This prevents antiviral drugs from eliminating these viruses. But the newly discovered mechanism could make this possible without damaging the infected cell in the liver. In the current issue of the prestigious journal ‘Science’, the scientists report that now new therapeutic possibilities are consequently opening up.
Although preventive vaccination is possible, the World Health Organization (WHO) reports that more than 240 million people around the world are currently suffering from a chronic hepatitis B infection. They face a high risk of developing liver cirrhosis or even liver cancer. In Germany alone, more than half a million people are affected. Although available antiviral medicines can control the hepatitis B virus, they cannot completely eliminate it. As a result, the HBV in the patient’s liver is reactivated as soon as the treatment is discontinued.
This is due to virus DNA (cccDNA: covalently closed circular DNA) “hidden” in the cell nucleus. This virus DNA stores multiple copies of the virus in the nucleus of infected liver cells (hepatocytes) and in this way protects itself from destructive influences. The cccDNA serves as a template for the virus’ own proteins and new viral genomes. An international team of scientists headed by Prof. Ulrike Protzer and Prof. Mathias Heikenwälder, Institute of Virology at the Helmholtz Zentrum München and the Technische Universität München, has now found a way to selectively attack and eliminate the viral genetic information in the cell nucleus of the liver cells without damaging the host cell in the process.
“The degradation of viral DNA in the cell nucleus that we describe represents an important mechanism in the defence against the virus”, Protzer reports. “Moreover, for the first time, the results offer the possibility to develop a treatment that can heal hepatitis B.”
The scientists have discovered that in addition to interferons (the immune system’s defence agents), activation of the lymphotoxin β receptor in the host cell promotes certain proteins and supports their function in such a way that they chemically modulate and degrade viral cccDNA. This keeps the virus from reactivating, and also prevents the disease from breaking out again, even after the treatment has ended. On the other hand, the proteins do not influence the genetic information of the host cell itself, which here is the liver cell. “With the activation of the lymphotoxin β receptor, also combined with substances that are already available, we have a very promising new therapy concept available”, Heikenwälder explains.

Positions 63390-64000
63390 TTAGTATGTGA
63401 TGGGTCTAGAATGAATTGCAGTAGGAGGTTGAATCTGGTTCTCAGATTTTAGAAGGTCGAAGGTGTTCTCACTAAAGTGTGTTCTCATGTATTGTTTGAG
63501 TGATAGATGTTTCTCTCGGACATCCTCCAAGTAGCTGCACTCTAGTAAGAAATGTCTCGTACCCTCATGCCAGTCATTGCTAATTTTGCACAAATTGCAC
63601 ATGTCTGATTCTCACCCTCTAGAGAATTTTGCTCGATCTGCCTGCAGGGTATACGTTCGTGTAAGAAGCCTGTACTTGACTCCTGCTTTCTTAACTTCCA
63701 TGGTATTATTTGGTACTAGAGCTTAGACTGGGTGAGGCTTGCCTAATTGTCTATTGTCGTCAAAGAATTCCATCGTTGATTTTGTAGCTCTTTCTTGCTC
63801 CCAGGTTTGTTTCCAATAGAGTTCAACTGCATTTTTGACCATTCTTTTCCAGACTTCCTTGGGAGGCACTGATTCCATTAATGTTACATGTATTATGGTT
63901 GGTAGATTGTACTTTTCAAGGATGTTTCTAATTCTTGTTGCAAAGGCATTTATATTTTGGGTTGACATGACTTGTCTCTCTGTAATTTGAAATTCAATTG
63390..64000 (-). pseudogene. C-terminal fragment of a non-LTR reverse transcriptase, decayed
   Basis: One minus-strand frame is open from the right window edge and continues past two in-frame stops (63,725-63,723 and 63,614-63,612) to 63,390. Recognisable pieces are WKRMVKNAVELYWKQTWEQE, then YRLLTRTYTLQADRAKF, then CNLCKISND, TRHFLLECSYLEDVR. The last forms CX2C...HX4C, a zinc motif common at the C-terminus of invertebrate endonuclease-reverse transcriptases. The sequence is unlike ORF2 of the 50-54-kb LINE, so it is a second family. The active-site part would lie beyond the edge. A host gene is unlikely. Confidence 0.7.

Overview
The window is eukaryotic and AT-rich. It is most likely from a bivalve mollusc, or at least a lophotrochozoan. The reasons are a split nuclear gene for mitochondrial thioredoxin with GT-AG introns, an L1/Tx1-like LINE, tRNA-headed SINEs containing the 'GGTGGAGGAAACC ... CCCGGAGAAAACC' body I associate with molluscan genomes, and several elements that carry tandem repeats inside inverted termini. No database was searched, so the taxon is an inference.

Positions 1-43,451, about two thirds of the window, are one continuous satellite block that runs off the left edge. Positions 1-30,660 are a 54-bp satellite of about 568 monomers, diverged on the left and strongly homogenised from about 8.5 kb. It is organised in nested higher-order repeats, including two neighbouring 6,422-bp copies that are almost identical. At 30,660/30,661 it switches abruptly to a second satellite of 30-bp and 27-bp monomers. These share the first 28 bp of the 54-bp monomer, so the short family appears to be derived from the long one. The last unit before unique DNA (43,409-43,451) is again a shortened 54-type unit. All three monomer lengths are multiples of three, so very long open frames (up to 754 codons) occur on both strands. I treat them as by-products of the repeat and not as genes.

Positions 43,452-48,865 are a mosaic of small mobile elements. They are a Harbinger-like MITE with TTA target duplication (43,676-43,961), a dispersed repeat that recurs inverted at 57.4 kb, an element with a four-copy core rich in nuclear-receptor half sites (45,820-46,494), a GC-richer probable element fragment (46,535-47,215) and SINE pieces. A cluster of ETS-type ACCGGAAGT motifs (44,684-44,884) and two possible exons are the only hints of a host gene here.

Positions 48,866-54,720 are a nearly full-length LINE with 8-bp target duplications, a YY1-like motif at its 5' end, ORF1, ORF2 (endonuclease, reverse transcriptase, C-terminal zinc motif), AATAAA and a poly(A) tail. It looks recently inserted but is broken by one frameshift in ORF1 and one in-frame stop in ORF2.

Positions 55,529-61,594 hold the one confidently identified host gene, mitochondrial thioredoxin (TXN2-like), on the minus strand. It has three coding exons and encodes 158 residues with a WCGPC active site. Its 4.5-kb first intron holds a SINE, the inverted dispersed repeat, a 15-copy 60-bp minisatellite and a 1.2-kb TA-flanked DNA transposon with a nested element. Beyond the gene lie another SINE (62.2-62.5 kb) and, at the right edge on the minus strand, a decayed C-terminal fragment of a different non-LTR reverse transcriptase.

In addition to the Helmholtz Zentrum München and the Technische Universität München (TUM), TUM’s Klinikum rechts der Isar and the Düsseldorf, Hamburg, Mainz and Munich university hospitals also participated in the publication. International partners from Belgium, France, Switzerland and the USA also contributed.
The research was supported by the German Center for Infection Research (DZIF).
Lucifora, J. et al. (2014), Specific and Non-Hepatotoxic Degradation of Nuclear Hepatitis B Virus cccDNA. Science, doi: 10.1126/science.1243462
As German Research Center for Environmental Health, Helmholtz Zentrum München pursues the goal of developing personalized medical approaches for the prevention and therapy of major common diseases such as diabetes mellitus and lung diseases. To achieve this, it investigates the interaction of genetics, environmental factors and lifestyle. The Helmholtz Zentrum München has about 2,200 staff members and is headquartered in Neuherberg in the north of Munich. Helmholtz Zentrum München is a member of the Helmholtz Association, a community of 18 scientific-technical and medical-biological research centers with a total of about 34,000 staff members.
The Institute of Virology (VIRO) investigates viruses that chronically infect humans and can cause life-threatening diseases. The research activities of the institute focus mainly on the HI virus which causes AIDS, on endogenous retroviruses, which are integrated into our germline, and hepatitis B and C viruses, which cause liver cirrhosis and hepatocellular carcinoma. Molecular studies identify new diagnostic and therapeutic concepts to prevent and treat these viral diseases or to prevent the formation of virus-induced tumors.
Technische Universität München (TUM) is one of Europe’s leading research universities, with around 500 professors, 10,000 academic and non-academic staff, and 36,000 students. Its focus areas are the engineering sciences, natural sciences, life sciences and medicine, reinforced by schools of management and education. TUM acts as an entrepreneurial university that promotes talents and creates value for society. In that it profits from having strong partners in science and industry. It is represented worldwide with a campus in Singapore as well as offices in Beijing, Brussels, Cairo, Mumbai, and São Paulo. Nobel Prize winners and inventors such as Rudolf Diesel and Carl von Linde have done research at TUM. In 2006 and 2012 it won recognition as a German “Excellence University.” In international rankings, it regularly places among the best universities in Germany.
In the German Center for Infection Research (DZIF) more than 150 scientists from 32 institutions are working together all over Germany to develop new approaches for the prevention, diagnosis and treatment of infectious diseases. The goal is the so-called translation: the swift and effective implementation of research results in clinical practice. The DZIF is consequently paving the way for the development of new vaccines, diagnostic tools and medicines against infections.
Prof. Ulrike Protzer, Institute of Virology, Helmholtz Zentrum München – German Research Center for Environmental Health (GmbH) and TU München, Trogerstr. 30, 81735 München – Tel. +49 89 4140-6886 – E-Mail: protzer(at)helmholtz-muenchen.de; protzer(at)tum.de